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Though his movies have grossed over $2 billion, Emmy and Obie-winning Columbian/Puerto Rican-American actor/playwright John Leguizamo, 54, is more renowned as a one-man stage phenomenon whose specialty is popularizing his people’s culture — and this week his magnum opus, John Leguizamo's Latin History for Morons, hits TV (streaming on Netflix starting Nov. 5). He inspired the work of Lin-Manuel Miranda (Hamilton), who wrote in Vanity Fair, “For our Spanglish generation, Leguizamo was our Man on the Inside,” stealing scenes from Pacino in Carlito’s Way, DiCaprio in Romeo+Juliet, and Ewan McGregor in Moulin Rouge! and conquering the theater world with partly autobiographical shows that won top awards and aired on HBO: Mambo Mouth, Freak, Spic-O-Rama, Ghetto Klown.
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But Leguizamo, who moved to the Bronx ghetto at 4, is also, as he says all Latinos are, “so American it hurts,” and his irresistibly amusing, massively informative, kinetically performative 90-minute monologue play is meant for all audiences. It’s light on its feet (complete with his antic demonstration of all major sexy Latin dance steps) and lighthearted, even when discussing the 95 percent of America’s 73 million residents who died thanks to Columbus and company. Leguizamo does Columbus as a Mafioso, and his 3 million native Caribbean victims as potheads who overlook the colonialist menace as they muse, “Did you ever wonder what the speed of lightning would be if it didn’t” zigzag?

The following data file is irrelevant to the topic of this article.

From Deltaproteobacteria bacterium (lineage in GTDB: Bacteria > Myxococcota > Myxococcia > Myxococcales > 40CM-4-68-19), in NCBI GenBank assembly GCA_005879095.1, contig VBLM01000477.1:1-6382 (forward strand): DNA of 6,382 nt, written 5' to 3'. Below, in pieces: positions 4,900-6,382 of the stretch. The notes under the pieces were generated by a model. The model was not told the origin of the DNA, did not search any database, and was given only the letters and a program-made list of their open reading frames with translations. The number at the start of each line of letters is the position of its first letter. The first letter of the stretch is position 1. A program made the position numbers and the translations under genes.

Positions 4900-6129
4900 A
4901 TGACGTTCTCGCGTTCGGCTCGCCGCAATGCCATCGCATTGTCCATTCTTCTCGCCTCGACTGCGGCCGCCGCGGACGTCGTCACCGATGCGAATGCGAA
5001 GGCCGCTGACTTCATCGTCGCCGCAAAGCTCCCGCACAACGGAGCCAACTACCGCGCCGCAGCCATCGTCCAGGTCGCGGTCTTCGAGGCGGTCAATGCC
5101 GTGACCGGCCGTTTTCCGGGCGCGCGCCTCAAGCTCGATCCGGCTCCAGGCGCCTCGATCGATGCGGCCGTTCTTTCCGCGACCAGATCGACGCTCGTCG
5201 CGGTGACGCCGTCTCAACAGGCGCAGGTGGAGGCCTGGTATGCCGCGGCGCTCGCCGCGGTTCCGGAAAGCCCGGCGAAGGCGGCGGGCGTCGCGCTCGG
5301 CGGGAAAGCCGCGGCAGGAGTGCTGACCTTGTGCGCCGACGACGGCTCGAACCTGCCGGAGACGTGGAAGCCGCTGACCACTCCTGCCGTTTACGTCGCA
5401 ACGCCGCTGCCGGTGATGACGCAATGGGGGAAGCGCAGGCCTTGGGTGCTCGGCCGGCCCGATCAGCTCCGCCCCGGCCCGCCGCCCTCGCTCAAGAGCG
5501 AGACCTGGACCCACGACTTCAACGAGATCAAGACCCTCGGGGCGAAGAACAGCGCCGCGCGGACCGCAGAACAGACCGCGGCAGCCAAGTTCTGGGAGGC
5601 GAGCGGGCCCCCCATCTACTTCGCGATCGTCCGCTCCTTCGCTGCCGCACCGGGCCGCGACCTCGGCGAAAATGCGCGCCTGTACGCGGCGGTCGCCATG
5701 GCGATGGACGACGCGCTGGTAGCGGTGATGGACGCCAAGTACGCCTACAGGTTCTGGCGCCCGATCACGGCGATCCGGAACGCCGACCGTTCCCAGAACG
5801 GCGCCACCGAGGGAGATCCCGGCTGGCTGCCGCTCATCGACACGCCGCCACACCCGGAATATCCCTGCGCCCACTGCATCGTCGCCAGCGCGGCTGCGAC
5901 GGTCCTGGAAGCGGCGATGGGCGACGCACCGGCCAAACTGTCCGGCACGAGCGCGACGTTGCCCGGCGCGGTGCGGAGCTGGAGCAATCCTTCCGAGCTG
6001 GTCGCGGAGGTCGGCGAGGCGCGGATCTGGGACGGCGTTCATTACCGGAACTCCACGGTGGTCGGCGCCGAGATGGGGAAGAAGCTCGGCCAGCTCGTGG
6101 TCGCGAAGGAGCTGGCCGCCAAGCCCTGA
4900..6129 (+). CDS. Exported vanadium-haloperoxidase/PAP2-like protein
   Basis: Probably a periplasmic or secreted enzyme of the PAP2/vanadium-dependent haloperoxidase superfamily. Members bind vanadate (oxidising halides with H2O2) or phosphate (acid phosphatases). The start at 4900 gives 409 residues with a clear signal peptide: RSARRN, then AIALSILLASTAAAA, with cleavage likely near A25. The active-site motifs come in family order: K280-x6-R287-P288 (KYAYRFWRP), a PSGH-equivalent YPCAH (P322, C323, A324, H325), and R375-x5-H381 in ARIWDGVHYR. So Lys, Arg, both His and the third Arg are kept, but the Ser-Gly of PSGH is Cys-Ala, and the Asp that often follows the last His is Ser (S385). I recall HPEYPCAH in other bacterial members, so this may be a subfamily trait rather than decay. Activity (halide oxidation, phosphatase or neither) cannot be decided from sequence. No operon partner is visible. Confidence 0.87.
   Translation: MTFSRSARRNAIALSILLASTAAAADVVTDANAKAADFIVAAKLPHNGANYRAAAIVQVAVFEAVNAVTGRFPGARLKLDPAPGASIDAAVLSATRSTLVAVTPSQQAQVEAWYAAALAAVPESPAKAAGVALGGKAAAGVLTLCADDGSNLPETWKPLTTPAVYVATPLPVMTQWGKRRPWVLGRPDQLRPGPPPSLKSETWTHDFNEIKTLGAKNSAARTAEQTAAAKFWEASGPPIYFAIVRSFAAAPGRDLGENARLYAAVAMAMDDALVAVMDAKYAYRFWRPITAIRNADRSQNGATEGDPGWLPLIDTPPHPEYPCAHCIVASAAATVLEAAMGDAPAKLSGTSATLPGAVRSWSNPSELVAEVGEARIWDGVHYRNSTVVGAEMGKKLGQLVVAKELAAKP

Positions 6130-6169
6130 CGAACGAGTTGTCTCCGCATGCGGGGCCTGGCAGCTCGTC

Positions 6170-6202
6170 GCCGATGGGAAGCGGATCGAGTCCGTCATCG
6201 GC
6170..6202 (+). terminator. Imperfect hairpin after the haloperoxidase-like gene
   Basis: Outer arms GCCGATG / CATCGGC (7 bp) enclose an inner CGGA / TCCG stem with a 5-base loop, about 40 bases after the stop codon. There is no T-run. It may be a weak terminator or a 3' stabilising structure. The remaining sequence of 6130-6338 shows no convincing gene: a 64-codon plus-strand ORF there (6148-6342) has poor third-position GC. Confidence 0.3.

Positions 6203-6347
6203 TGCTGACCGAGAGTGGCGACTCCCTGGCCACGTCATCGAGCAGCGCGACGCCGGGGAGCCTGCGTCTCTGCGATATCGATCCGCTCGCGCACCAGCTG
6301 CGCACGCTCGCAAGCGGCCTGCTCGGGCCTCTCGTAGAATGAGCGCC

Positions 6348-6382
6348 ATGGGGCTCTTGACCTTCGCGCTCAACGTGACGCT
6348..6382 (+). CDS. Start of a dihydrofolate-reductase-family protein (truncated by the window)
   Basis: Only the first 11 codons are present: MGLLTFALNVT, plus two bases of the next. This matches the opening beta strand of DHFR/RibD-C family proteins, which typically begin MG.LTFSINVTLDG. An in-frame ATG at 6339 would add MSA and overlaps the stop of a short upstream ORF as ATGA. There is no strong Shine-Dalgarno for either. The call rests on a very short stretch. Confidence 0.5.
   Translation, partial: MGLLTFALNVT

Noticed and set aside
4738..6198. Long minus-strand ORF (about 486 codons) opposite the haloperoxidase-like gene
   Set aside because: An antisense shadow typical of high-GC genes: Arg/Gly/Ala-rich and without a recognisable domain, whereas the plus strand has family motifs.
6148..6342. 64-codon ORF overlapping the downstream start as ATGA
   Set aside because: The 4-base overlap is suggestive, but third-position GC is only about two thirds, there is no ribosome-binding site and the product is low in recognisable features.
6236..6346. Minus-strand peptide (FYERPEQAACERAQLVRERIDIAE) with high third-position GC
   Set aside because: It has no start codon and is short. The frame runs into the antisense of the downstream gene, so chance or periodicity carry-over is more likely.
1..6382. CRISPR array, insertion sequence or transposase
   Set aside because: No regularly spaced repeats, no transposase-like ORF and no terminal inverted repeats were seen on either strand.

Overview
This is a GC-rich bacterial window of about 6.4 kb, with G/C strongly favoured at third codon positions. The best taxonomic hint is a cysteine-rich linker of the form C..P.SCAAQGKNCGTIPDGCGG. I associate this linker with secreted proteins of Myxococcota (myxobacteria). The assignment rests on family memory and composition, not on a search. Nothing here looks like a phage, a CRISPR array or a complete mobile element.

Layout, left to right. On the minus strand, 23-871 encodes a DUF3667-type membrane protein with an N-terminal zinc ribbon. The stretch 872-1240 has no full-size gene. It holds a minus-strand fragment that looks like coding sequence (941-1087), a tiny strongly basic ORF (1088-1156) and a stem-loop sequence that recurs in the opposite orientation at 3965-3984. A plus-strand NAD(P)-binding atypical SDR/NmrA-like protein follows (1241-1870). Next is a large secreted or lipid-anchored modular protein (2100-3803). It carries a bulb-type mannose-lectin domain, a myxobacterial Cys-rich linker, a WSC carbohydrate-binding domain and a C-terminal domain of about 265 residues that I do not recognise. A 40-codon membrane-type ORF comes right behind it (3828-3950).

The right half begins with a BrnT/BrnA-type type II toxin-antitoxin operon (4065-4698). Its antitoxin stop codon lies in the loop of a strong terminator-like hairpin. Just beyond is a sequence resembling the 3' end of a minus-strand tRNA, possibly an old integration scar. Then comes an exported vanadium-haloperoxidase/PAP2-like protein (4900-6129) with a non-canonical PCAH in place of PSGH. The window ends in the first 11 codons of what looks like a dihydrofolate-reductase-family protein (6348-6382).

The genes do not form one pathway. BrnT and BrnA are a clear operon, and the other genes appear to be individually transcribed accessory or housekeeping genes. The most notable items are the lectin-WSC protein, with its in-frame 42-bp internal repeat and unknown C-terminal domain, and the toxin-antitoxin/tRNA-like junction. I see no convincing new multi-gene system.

In the show, which zigzags lightning fast, he explains why he wrote it: his son at a fancy school was bullied by racist classmates and soon after got an assignment to write about historical heroes. So Leguizamo paged through his son’s history textbook and found his people nowhere. “I’m looking for Latin heroes, and there’s nothing about us, nada,” he complains, ripping pages out of said textbook and strewing them contemptuously onstage.